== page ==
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B. Traven (1882–1969)

Author of The Treasure of the Sierra Madre

132+ Works 3,724 Members 54 Reviews 21 Favorited

About the Author

Image credit: Arthur Publishing Corp.


Works by B. Traven

The Death Ship (1926) — Author — 610 copies
The Rebellion of the Hanged (1936) 245 copies
The Carreta (1935) 192 copies
Government (1931) 163 copies
March to the Montería (1933) 155 copies
The Bridge in the Jungle (1929) 154 copies
The Cotton-Pickers (1926) 142 copies
The General from the Jungle (1940) 139 copies
The White Rose (1929) 118 copies
Trozas (1936) 113 copies
Macario [short story] (1656) 77 copies
Aslan Norval (1960) 18 copies
Der Banditendoktor (1974) 18 copies
Abenteuergeschichten (1974) 5 copies
Cuentos mexicanos (2000) 3 copies
The Treasures of B.Traven (1980) 3 copies
De verhalen (1987) 3 copies
Meistererzählungen (2001) 3 copies
Der Busch 3 copies
Erzählungen 2 2 copies
Le visiteur du soir (1998) 2 copies
The Man Nobody Knows (1961) 1 copy
İsyan 1 copy
L'Armée des pauvres (2013) 1 copy
Urskog 1 copy
O Tesouro 1 copy
DİNAMİT 1 copy
El puente en la selva (1991) 1 copy
B.Traven 1 copy
Titles 1 copy
Deceivers 1 copy
Originality 1 copy
Indios (1998) 1 copy
Das Frühwerk (1977) 1 copy
In The Fog 1 copy
Romane 1 copy
Friendship 1 copy

Associated Works

The Book of Fantasy (1940) — Contributor — 586 copies
The Mammoth Book of Pulp Fiction (1996) — Contributor — 233 copies
The Treasure of the Sierra Madre [1948 film] (1947) — Original author — 180 copies
The Mystery of B. Traven (1977) — Associated Name — 33 copies
Law in Action: An Anthology of the Law in Literature (1947) — Contributor — 13 copies
The Best American Short Stories 1954 (1954) — Contributor — 4 copies
Die schönsten Hunde-Geschichten (1978) — Contributor — 2 copies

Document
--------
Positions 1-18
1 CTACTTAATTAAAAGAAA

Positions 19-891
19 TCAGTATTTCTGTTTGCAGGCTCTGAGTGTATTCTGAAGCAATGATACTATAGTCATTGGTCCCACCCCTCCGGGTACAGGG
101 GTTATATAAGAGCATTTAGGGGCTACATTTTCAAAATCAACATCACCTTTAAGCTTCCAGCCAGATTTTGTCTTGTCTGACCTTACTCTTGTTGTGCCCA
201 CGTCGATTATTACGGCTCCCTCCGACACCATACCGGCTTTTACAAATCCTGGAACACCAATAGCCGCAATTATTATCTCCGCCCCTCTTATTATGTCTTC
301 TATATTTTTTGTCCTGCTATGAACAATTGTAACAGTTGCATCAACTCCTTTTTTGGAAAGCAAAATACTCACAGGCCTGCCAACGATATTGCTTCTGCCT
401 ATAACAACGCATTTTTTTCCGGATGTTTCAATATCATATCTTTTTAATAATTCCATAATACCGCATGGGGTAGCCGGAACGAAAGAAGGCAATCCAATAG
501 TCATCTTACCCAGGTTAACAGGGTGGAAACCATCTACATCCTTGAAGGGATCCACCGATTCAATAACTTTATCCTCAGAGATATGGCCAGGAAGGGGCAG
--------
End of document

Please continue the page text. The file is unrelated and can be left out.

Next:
The White Rose [1961 film] — Original book — 1 copy


20th century (56) adventure (53) American fiction (17) American literature (35) anthology (90) B. Traven (20) Belletristik (24) Büchergilde (19) classic (21) crime (23) fantasy (65) fiction (540) first edition (17) German (43) German literature (108) Germany (35) gone (19) Indians (14) Jungle novels (17) literature (120) Mexico (201) mystery (30) narrativa (25) noir (16) novel (94) Novela (20) PB (19) prose (24) pulp (23) read (21) Roman (133) short stories (102) short story (33) skönlitteratur (15) Spanish (17) stories (30) to-read (117) Traven (18) unread (22) western (23)

Common Knowledge

Canonical name
Traven, B.
Legal name
Feige, Otto (disputed)
Feige, Herrmann Albert Otto Max (disputed)
Other names
Marut, Ret (Pseudonym) (disputed)
Torsvan Croves, Traven (Pseudonym) (disputed)
Croves, Hal (Pseudonym) (disputed)
Maurhut, Richard (Pseudonym) (disputed)
1882/1890 ? (disputed)
Date of death
1969-03-26 (disputed)
Burial location
Chiapas, Mexico (disputed)
Germany (disputed)
Country (for map)
Schwiebus, Brandenburg, Deutschland (disputed)
Świebodzin, Polen (disputed)
Place of death
Mexico City, Mexico (disputed)
Places of residence
Chicago, Illinois, USA (disputed)
Mexico City, Mexico (disputed)
Luján, Rosa Elena (wife) (disputed)
Traven Torsvan
Hal Croves
Esperanza López Mateos
Josef Wieder
Short biography
The author known as B. Traven lived under numerous pseudonyms. German of origin--under one of his names Ret Marut--he ran an illegal printing press and was associated with the Sparticists opposed to the Kaiser during World War 1 and associated also at least somewhat with the Weimar Republic that came after the German collapse in that conflict. When the Weimar itself collapses the story goes that Traven was arrested and sentenced to death by a military kangaroo court. He however managed to escape not only from Germany but from Europe finally settling in with the native population in Southern Mexico. His jungle novels are set in that region and portray the exploitation of the indigenous population. Traven lived under numerous pseudonyms as mentioned above. He believed himself to be under threat of assassination and acted accordingly. There is some reason to believe though that his past was the cause of much neurosis and/or paranoia on his part. Also used Traven Torsvan and Hal Croves.



owlcroft | Aug 17, 2023 |
There are several good reasons to read this. It's a funny first-person yarn by a happy-go-unlucky societal misfit that's reminiscent of Mark Twain. It's a brilliant sendup of governments and bureaucracies. It's a slice of maritime history that will give you a detailed experience of working life aboard an early steam freighter, written in the colorful lingo of the time but without sacrificing readability. It presents a moving psychological portrait of an outcast who never loses spirit to keep going in a cruelly exploitative world. And finally, it casts a revealing light on systems in which we are all complicit that can in the name of efficiency doom good people to non-personhood.